Friends of Barbur: A Way ForwardPosted by Kiel in News on March 10th, 2011 – 5 Comments
Everyone knows that Southwest Portland contains a lot of hills. We also know that Southwest Portland has some of the lowest bicycle rates of anywhere in Portland. But it doesn’t have to be this way, at least the bike rate part (unless those hills contain coal).
Southwest Portland is a region which has been choked off. The only level passage way connecting it to downtown Portland is monopolized by one form of transportation, cars. Combined, I-5 and Barbur contain 10 lanes of fast vehicles traffic and it still isn’t enough. Buses are overflowing with people and gridlock eats into people’s time. There need to be safe options. We are past the debate about building to fight congestion. To move forward there need to be several improvements to tame Barbur Blvd itself. These involve lights, slower speeds, lane removal, and enforcement. Secondly, there needs to be a completely separated bikeway. Both of these ideas are closer than we think.
On Wednesday (the 16th) ODOT will be presenting their proposals for improving the crosswalk at 4900 SW Barbur, Rasmussen Village Apartments at the Multnomah Arts Center. This is the first time ODOT has proposed doing anything that restricts the flow of car traffic on Barbur. If enough voices show up to this meeting it hopefully will not be the last. This is a picture from a crash from a few weeks ago at this deadly intersection. It is the same crossing that claimed the life of 22 year old Angela Burke before Christmas.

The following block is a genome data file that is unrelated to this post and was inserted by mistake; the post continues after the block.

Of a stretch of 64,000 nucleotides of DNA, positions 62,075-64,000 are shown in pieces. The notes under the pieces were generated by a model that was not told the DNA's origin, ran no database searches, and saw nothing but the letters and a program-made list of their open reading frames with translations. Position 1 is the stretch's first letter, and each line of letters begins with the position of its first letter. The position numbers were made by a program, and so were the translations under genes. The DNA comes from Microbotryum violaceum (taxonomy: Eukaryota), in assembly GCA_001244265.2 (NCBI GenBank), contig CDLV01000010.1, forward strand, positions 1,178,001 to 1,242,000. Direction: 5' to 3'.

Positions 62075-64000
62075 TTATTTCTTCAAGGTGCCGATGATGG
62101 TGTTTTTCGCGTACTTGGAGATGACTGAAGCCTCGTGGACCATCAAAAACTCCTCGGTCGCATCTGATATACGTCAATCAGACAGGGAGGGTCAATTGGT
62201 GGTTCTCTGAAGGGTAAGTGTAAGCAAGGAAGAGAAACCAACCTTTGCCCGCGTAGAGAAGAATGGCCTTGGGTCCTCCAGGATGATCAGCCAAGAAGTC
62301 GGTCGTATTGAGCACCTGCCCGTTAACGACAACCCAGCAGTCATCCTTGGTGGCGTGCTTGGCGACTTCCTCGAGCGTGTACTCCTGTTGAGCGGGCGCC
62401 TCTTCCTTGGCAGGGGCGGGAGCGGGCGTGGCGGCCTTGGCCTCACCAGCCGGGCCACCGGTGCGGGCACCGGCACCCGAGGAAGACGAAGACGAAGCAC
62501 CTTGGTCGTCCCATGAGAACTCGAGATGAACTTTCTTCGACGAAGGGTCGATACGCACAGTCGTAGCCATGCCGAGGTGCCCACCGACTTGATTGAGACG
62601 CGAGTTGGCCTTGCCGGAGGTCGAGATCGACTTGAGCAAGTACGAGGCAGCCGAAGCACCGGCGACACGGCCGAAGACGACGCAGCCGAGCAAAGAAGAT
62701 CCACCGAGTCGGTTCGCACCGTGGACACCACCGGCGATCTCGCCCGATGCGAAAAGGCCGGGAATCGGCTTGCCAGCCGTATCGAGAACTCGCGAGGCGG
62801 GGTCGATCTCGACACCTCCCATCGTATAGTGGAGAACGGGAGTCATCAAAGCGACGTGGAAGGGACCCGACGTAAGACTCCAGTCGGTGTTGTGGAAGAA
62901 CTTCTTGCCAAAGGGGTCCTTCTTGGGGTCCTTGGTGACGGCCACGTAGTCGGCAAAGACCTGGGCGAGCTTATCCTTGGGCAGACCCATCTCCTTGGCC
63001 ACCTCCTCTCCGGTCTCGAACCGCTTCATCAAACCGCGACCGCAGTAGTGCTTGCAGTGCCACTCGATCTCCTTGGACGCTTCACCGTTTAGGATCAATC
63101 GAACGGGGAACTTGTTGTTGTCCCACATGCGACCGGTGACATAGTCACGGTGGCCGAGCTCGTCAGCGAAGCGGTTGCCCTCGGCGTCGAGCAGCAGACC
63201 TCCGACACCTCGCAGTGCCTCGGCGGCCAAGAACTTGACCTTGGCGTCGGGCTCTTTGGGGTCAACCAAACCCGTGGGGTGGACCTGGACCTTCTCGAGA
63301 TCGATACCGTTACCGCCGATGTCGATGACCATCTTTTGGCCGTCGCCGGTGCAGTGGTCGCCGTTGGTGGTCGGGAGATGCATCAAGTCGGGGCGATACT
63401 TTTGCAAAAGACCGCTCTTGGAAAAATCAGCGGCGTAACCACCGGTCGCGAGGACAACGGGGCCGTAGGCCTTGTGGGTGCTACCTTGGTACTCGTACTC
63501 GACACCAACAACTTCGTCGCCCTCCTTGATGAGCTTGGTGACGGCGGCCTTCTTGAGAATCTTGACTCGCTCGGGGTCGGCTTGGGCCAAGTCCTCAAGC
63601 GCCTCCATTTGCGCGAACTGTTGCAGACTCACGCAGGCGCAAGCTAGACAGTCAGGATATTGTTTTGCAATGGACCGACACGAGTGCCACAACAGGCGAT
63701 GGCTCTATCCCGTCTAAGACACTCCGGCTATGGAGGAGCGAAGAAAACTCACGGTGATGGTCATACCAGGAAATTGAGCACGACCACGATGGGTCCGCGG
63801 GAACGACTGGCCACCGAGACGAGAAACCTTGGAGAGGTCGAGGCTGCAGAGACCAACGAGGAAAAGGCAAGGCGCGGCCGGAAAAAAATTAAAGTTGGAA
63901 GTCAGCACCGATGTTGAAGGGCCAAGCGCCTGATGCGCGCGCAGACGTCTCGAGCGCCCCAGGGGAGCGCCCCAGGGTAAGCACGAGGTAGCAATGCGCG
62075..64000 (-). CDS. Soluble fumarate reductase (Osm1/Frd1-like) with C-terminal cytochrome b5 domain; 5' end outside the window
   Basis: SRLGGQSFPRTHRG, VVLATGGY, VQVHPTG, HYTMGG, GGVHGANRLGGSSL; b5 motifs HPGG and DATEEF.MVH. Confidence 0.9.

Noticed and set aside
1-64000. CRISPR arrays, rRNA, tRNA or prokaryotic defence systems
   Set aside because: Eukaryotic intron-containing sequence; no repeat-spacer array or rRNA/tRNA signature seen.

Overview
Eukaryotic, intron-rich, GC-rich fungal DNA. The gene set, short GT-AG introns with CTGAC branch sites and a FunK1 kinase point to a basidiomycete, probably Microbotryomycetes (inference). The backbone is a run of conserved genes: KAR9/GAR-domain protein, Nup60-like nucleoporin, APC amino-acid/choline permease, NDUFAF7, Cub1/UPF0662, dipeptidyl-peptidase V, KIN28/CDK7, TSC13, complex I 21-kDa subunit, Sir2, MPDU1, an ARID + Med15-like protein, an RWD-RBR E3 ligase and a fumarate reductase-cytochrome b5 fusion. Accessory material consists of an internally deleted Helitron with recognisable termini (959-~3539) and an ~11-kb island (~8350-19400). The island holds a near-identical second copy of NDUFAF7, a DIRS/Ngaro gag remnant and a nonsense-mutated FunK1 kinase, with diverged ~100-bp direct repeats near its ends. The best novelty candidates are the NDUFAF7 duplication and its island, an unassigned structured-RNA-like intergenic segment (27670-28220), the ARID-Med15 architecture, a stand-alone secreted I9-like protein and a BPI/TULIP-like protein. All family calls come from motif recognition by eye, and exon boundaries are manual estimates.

The second piece, a separated bike and pedestrian trail is already being built by ODOT. Only about 300 yards is left to be done to complete a trail that goes in between Barbur and I-5 all the way from Hamilton to Terwilliger. As part of the I-5 bank improvement ODOT has been forced to create this trail, all that is left is for someone to claim it.
The “Ron Kroop Multi-Use Path” needs a lot of work. It is too hilly to be of much use and there are still no bridge connections. But this represents our best hope of a future in Southwest where everyone feels comfortable enough to choose to use the bicycle as a means of commuting. It would connect to the future Red Electric Trail, the Gibb Street Bridge, to the many wonderful neighborhoods in SW.
SW is full of internal arguing and complaining but it lacks a clear visions for people to get behind. If we want to someday live in a SW that meets our dreams we will need to stop complaining and start fighting with each other for the type of place SW should be.